Best Airport Gardens

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Splendid Airport Gardens in the World

Nature has a power to revitalize any tired soul whether it is an office-goer tired after a hectic day’s work or a passenger in a long-haul flight. And this has been correctly identified by the authorities of some of the world’s busiest airports who have created amazing gardens, with fresh air, sweetly chirping birds, aroma of flowers and space to move and relax, in their premises to soothe weary travelers.

Changi Airport, Singapore

Changi Airport of Singapore is famous for presenting travelers with multiple natural settings in form of various gardens, which are ideal for spending some relaxing moments.

Terminal 3 has got a tropical butterfly garden in the lounge on level 2. Its butterflies are certainly beautiful, but even more popular are the 200 carnivorous plants. The outdoor terrace of the Budget Terminal has a fragrant plant garden and Terminal 1 flaunts a cactus garden having species from Africa and the Americas. Terminal 2 boasts of 2 koi ponds among gardens of ferns and orchids. This terminal also has a sunflower garden on level 3 lounge which turns into a flabbergasting light show at night, complete with glittering lights resembling fireflies.

Incheon International Airport, Seoul

South Korea’s main airport, Incheon International Airport has a star attraction in form of its Stargarden. It comprises of two tunnel-like souring rooms made from glass and steel, laid out proficiently with seven themed gardens which have species native to Korea and its Jeju Island. These gardens have over 9,000 plants altogether, dotted with splendid waterfalls and soothing fountains.

The gardens can be toured also along a modern broadwalk, just outside the AREX train station at the Main Terminal.

Schiphol Airport, Amsterdam

You may not call it ideally a park, but it is created for the same purpose. It is a 20,000-square-foot space in Amsterdam’s Schiphol Airport and presents a park setting with faux trees, log benches, wooden picnic tables, “Ivy”-fabric upholstered chairs and a soundtrack of birds chirping and kids playing.

You are not allowed to take an actual bike ride in the park, but you can pretend one with a stationary bike. And guess what you get! The bike generates energy with which you can charge your MP3 player or mobile phone!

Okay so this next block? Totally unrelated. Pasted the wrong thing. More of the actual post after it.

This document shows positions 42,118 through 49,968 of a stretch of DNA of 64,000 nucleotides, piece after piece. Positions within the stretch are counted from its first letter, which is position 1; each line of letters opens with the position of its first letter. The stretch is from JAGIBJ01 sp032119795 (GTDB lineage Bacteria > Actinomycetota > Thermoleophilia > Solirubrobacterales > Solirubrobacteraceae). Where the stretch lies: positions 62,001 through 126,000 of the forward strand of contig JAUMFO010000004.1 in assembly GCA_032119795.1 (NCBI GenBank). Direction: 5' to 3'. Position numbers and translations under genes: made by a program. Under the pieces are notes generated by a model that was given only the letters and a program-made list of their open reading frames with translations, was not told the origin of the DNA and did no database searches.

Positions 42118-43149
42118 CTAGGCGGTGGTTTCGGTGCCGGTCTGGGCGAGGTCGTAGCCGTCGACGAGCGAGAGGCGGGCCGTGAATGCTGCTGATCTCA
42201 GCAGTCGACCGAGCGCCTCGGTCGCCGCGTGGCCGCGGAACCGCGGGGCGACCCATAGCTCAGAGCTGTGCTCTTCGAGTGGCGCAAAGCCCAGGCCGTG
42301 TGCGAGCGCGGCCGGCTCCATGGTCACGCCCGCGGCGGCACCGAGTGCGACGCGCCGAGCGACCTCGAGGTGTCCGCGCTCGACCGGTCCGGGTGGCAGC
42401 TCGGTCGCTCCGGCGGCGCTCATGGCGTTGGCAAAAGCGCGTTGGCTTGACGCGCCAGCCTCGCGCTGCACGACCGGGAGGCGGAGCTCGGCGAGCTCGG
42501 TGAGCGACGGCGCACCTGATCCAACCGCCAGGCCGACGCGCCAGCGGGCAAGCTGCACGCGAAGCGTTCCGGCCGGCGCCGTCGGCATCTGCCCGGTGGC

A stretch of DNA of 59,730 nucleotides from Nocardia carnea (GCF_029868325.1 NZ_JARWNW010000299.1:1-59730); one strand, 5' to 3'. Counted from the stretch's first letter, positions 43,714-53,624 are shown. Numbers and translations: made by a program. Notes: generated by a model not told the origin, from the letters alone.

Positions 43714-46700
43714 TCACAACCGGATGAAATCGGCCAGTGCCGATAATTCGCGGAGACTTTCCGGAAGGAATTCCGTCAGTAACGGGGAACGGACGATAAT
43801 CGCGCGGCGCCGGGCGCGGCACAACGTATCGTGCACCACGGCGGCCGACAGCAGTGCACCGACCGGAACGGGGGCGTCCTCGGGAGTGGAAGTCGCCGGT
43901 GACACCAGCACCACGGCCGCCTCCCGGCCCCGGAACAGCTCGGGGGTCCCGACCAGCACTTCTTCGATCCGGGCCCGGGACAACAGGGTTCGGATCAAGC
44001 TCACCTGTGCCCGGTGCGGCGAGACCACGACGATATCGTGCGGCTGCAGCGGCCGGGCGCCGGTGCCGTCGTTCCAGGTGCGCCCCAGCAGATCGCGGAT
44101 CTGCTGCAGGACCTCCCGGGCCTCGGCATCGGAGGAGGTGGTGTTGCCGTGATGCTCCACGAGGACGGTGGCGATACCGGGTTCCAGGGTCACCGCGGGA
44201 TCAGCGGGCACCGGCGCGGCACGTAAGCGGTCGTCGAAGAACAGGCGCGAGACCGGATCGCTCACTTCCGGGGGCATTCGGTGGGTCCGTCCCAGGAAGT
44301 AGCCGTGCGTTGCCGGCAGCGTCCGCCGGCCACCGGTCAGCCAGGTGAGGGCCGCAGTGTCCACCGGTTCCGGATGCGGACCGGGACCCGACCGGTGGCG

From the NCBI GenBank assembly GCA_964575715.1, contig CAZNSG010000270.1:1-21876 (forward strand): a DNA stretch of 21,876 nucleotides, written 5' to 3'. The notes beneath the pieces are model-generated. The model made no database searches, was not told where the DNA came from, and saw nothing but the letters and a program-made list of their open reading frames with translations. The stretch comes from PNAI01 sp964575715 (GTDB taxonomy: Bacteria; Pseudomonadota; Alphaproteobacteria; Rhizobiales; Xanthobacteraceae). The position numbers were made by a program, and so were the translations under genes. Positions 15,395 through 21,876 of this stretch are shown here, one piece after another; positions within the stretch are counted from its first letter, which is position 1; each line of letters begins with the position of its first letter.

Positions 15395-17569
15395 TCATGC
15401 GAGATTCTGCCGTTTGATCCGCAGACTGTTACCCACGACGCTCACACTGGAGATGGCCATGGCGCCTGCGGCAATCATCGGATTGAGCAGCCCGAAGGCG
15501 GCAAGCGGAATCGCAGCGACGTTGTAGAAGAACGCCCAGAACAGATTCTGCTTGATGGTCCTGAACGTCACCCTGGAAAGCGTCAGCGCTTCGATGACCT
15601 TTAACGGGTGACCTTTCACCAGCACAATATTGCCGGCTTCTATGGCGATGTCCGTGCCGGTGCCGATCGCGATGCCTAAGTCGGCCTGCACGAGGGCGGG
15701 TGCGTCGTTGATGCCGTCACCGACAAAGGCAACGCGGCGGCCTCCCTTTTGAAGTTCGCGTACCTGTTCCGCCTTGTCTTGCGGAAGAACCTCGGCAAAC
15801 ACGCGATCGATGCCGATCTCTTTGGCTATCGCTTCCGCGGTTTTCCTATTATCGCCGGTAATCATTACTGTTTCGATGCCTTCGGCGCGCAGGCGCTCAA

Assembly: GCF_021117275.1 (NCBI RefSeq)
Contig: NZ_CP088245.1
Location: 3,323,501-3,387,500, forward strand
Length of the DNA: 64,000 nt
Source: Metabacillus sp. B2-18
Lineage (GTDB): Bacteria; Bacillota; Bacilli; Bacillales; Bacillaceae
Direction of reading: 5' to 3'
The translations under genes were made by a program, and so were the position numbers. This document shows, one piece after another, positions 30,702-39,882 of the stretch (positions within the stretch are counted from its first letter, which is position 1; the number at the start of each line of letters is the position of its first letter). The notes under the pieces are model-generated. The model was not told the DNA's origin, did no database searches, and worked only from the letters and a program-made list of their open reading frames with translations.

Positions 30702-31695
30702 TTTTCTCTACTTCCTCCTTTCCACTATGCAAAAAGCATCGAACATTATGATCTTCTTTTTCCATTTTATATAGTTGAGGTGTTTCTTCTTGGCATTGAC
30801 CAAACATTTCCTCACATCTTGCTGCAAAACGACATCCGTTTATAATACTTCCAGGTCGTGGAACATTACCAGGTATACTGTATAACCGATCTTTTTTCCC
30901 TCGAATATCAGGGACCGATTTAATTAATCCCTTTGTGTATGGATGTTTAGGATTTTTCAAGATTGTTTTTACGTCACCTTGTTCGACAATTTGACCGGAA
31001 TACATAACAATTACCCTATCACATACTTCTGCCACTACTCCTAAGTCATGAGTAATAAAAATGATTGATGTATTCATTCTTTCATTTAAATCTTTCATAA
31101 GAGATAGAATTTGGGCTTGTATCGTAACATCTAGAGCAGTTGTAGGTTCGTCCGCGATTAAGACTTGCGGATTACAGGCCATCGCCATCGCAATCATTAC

And if you want some real greenery, the airport gives you that too. The Airport Park in Lounge 1 has real plants and trees.

Honolulu Airport

At Honolulu Airport you get a wonderful experience to stroll in Chinese, Japanese and the local Hawaiian gardens which have been created to commemorate the respective cultures. All the three gardens are outside the Main Terminal and waterways connect them to signify the “intermingling” of the three societies in the island state.

The Chinese Garden is complete with a beautiful yellow-tile-roof pavilion, an arched bridge and lily-pad-covered goldfish ponds. The Japanese Garden features a shingle-roofed pavilion, sculpted weeping willow trees, a pagoda and a zigzag walkway and bridge, while the lush green Hawaiian Garden is full of banana and coconut trees, unusual and interesting flowers and fiery luau torches at night.

Ben Gurion International Airport, Jerusalem

The Terminal 3 of Jerusalem’s Ben Gurion International Airport boasts of an award-winning garden designed by architects who were honored by the American Society of Landscape Architects for its creation. The garden is not lush by any means and features picture wheat-colored grass, carefully lined citrus groves, concrete trails and stainless steel “ocean waves” running across plains of river pebbles. It has been converted from an original parking garage.

Chicago O’Hare International Airport

Chicago’s O’Hare International Airport flaunts the outstanding Aeroponic Urban Garden, a vertical garden between Terminals 2 and 3 having almost four dozen various types of vegetables and herbs, a garden first of its kinds in the world.

The garden features a special process called aeroponics which features 8-foot long cylinders filled with a solution of water and minerals and special lights which help plants thrive. The water is recycled through a high-tech system.

And you might be wondering what happens with the lettuce, Swiss chard and other goodies grown here. They are used in the kitchens of several airport restaurants. Good and health-giving self-dependence, isn’t it?